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Buying your first road bike

Buying your first road bike can land you in a seemingly-impenetrable maze of options. You have dozens of brands, with multiple bikes for each brand and then dozens of options on components for each one. The important thing is to keep it simple. Here is our 5-step guide to buying your first road bike:

Decide your budget

There is no point in spending 6 months lusting after bikes that you can’t afford. If you don’t know what your budget should be, we recommend making it as high as possible – it will pay off with every pedal stroke. Think also what you might use it for. If you intend to take it away on trips there may be occasions where you have to leave it briefly unattended or it may pick up more knocks and scratches. This might lead you to buy a slightly cheaper bike than you otherwise would.

Decide your brand

Bianchi, Boardman, Cannondale, Canyon, Cervelo, Cinelli, Claud Butler, Colnago, Cube, Eddy Merckx, Felt, Focus, Giant, Kona, Kuota, Litespeed, Merida, Pinarello, Ridley, Scott, Specialized, Trek  - That’s just a selection of the bike brands out there, and most of them will say something about the person riding them. When you see a bike you like, start reading online what people say about the brand – do you care what country it comes from? That’s another way to choose. If you see a cyclist with a brand you like, ask them are they happy with it.

But do some research and the chances of you hating your bike after a year will be greatly reduced.

Components

The more expensive the bike and components, the better the ride. Let your budget rule how much you spend and get the best bike you can for it. But pay attention to two things: frames and gearing. Most cyclists ride aluminium or carbon frames. Carbon frames are generally preferred but they are more expensive and break more easily in the event of a crash. In that case you would have to buy another frame and get it fitted to the bike, which can be a big expense. Many bike combine the more reliable aluminium frames with carbon front forks, which is a great option for a first road bike.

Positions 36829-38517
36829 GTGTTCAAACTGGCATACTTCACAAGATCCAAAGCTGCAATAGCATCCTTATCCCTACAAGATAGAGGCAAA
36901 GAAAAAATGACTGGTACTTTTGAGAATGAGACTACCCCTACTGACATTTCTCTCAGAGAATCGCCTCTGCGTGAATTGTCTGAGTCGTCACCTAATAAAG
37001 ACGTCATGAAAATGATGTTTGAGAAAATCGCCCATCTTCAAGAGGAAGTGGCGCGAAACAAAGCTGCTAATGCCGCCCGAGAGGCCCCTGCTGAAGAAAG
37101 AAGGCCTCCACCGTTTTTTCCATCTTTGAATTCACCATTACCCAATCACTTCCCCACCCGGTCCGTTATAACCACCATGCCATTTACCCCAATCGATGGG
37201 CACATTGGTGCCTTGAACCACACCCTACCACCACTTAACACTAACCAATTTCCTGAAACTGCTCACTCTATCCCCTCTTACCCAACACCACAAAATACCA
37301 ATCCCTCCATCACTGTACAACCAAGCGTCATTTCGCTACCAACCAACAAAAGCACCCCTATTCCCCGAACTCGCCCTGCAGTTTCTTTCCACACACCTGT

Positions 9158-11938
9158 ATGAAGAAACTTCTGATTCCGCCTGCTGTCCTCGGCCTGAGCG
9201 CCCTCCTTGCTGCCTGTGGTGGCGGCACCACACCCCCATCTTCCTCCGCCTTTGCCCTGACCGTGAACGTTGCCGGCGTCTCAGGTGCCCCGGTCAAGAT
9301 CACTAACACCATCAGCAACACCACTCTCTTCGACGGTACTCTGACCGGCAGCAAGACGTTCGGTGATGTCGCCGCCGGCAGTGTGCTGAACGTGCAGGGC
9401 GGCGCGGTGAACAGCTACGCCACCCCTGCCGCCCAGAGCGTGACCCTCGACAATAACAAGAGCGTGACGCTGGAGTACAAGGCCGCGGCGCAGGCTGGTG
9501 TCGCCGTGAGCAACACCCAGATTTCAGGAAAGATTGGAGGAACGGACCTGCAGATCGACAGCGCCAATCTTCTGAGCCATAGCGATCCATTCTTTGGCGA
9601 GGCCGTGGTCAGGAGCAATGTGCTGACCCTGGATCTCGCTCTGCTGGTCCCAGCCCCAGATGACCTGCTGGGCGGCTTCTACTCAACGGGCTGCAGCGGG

Get the highest gearing that you can. A triple refers to three front chainrings whereas a compact is more common, with two front chainrings. The compact is lighter and can offer almost as great a range of gears, with less duplication. The other factor to consider is the cassette on the back wheel, with (usually) ten rings. Get a cassette with the highest large ring that you can, usually a 28-ring, but a 32-ring can be fitted if the rear derailleur (the piece hanging down which the chain is threaded through) is switched for a longer one. Ask the seller if they will do this.

High gears are great for steep climbs, or long climbs, or just those days when you are tired, and will make cycling way more fun.

Test your first road bike

This is the best way to find out if a bike is for you or not. If you fall in love with it instantly then just buy it. If you have doubts about it after riding it, then keep looking. This is, of course, best done by going to a bike shop than through online shopping.

And don’t forget to investigate the Bike to Work Scheme and you can save a lot of money on your bike.